When Your Dog Has Diarrhea

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Chances are your dog has experienced diarrhea at one time or another. You may not want to talk about it, but you have probably experienced diarrhea yourself. It's certainly an unpleasant experience for us humans, but we don't usually worry unless it goes on for a while. However, when our dogs have diarrhea is can cause us to really worry. 

In case you somehow don't already know it, diarrhea is characterized by the passing of watery or very soft stools.

In dogs, diarrhea is not uncommon and may have a variety of causes. It may be the result of something as simple as dietary indiscretion (we all know some dogs get into the trash or eat table scraps). However, diarrhea may also be related to something more serious, such as toxicity, infectious disease, intestinal parasites and more.

Diarrhea is one of the most common signs of illness reported by dog owners. It is not only important for dog owners to understand why dogs have diarrhea; they should also know how to respond. Diarrhea may or may not accompany vomiting, loss of appetite and lethargy. Flatulence often occurs with diarrhea.

How to Deal With Diarrhea in Dogs

First, try to get past the "gross-out" factor. Everyone poops. As your dog's caregiver, you should be able to evaluate the stool so you can discuss it with your vet. Of course, you should definitely wear gloves or use a plastic bag to handle the stool.

Always wash your hands well after handling your dog or the stool.

If your dog has diarrhea, try to collect a sample (you might need to bring it to the vet later). Take a look at the stool's consistency and color. Is it watery? Pudding-like? Formed but soft? Is there blood present? Mucus? Is it black and/or tarry?

Are there pieces of toys, clothing or other inedible material? Make a note of this, because your vet's office will ask. If lethargy, vomiting or other signs of illness accompany the vomiting, make a note of this too.

One or two episodes of diarrhea are not necessarily reasons to become alarmed. Some cases of diarrhea are self-limiting (meaning they resolve on their own). Never give over-the-counter or prescription medications without your vet's advice. If you are that worried, it's best just to get your dog to the vet.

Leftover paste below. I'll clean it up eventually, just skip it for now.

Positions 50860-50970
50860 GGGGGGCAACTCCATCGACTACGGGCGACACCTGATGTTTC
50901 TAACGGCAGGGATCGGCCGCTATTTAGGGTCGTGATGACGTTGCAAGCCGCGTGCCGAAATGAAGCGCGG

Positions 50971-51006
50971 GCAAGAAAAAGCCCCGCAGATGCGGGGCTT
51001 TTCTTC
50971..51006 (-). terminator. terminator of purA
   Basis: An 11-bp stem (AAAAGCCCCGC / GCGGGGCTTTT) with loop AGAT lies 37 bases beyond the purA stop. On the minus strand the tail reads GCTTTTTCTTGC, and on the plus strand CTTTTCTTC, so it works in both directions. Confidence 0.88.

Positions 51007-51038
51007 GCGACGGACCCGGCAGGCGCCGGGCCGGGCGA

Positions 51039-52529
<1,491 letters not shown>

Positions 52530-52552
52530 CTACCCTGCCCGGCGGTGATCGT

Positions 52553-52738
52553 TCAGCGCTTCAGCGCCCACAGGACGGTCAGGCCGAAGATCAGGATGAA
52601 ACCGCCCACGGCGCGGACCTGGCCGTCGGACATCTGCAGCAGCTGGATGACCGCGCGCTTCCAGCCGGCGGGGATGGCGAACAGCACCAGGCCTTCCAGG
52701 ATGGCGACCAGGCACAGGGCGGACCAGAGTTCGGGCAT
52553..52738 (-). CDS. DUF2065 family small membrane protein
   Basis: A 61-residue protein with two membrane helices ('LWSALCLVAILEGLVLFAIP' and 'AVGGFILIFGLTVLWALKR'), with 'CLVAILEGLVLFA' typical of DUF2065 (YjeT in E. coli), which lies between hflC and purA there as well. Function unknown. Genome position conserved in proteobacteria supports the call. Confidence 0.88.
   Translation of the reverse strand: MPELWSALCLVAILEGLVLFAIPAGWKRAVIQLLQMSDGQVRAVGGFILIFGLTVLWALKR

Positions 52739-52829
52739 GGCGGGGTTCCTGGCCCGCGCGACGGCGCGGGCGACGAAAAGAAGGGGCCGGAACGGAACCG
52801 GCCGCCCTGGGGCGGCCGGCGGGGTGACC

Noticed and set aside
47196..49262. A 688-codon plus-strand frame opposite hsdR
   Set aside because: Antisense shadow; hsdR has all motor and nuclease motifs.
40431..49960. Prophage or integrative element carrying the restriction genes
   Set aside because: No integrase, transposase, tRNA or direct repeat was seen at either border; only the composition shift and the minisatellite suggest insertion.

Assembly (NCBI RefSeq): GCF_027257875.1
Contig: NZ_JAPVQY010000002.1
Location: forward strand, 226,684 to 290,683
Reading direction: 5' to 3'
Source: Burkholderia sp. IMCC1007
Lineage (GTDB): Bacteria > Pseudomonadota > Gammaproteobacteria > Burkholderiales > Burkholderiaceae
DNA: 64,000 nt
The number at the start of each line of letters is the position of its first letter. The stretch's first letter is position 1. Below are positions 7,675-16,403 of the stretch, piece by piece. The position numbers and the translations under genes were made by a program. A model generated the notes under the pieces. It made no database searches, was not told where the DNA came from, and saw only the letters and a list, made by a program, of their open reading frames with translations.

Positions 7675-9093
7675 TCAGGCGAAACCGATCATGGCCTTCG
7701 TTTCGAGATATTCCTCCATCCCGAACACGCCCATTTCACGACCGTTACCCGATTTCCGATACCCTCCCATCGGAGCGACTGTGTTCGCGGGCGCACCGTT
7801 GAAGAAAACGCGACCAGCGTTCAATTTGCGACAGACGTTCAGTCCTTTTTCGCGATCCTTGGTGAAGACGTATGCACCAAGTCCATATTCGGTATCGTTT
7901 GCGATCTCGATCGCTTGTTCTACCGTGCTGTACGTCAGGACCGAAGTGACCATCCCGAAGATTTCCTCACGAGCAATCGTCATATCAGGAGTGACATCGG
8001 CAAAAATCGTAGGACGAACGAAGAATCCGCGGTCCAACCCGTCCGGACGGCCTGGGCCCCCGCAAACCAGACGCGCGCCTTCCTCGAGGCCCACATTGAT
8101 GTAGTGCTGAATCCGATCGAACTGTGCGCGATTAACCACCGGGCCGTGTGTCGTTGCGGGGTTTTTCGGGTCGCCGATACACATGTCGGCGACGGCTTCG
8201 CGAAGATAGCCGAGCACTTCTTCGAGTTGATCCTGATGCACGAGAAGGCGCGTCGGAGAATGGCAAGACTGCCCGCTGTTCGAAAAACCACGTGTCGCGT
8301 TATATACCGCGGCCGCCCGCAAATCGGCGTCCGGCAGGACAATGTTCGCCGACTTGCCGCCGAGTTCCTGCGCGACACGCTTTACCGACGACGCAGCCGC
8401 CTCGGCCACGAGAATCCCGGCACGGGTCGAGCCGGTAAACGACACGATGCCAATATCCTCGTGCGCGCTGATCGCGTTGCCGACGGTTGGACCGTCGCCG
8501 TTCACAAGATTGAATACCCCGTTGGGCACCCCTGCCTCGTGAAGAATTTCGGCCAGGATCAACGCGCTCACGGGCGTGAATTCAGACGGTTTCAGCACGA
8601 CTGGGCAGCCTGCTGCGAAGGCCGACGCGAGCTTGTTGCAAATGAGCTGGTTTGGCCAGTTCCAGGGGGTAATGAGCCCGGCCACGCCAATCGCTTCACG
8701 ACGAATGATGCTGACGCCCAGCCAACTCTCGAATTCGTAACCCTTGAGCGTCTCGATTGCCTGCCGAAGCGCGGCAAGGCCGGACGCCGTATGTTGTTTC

Continued diarrhea can lead to dehydration and weight loss. It may also be a sign of another illness. It is important not to ignore the signs when a dog is sick. Dogs often hide their illnesses as long as possible, acting like they feel normal when there is really something more serious going on.

If any of the following circumstances apply, you should contact your vet immediately:

  • Diarrhea is frequently repeated for several hours in a row.
  • You suspect your dog has ingested a toxin.
  • Your dog shows extreme lethargy or unresponsiveness.
  • Excessive amounts of blood are seen in the stool (mild blood spotting is not an emergency, but call the vet if it continues).
  • Stools are black and/or have a tarry appearance.
  • Your dog is on medication that may cause diarrhea (stop giving the medication and call your vet).
  • You suspect your dog ingested a foreign body, such as a toy or clothing.
  • Your dog's gums are pale, white, bluish, or gray in color.
  • Your dog's abdomen seems painful.
  • You see worms in the stool (not an emergency, but a dewormer will be needed).
  • Diarrhea occurs for more than 24 hours.
  • If you are in doubt, just call the vet!

If your dog has diarrhea one time and otherwise acts completely normal, you can probably continue the normal food and routine. Just keep watching for diarrhea, vomiting, loss of appetite and signs of illness. Note that dogs with diarrhea may strain to defecate with little or no stool production. This is not necessarily a cause for concern unless it continues for more than a day.

If your dog has diarrhea again at the next bowel movement, try changing to a bland diet temporarily.

A bland diet is generally defined by vets as boiled chicken with plain white rice or boiled ground meat with plain white rice. Feed this until the next day. If diarrhea begins resolving, your dog's appetite is good, and there is no vomiting, you can start to gradually add back your dog's normal food to the bland diet mixture.​ Be sure to call your vet if diarrhea continues for more than 24 hours.

Occasional diarrhea (less that once a day) is not considered normal either. If your dog has diarrhea "off and on" for more than a week or two, you should schedule an appointment with your vet. Bring a stool sample, as checking for intestinal parasites is one of the first steps.

As always, communication with your veterinarian is an essential part of keeping your dog healthy. Remember, when in doubt, call the vet!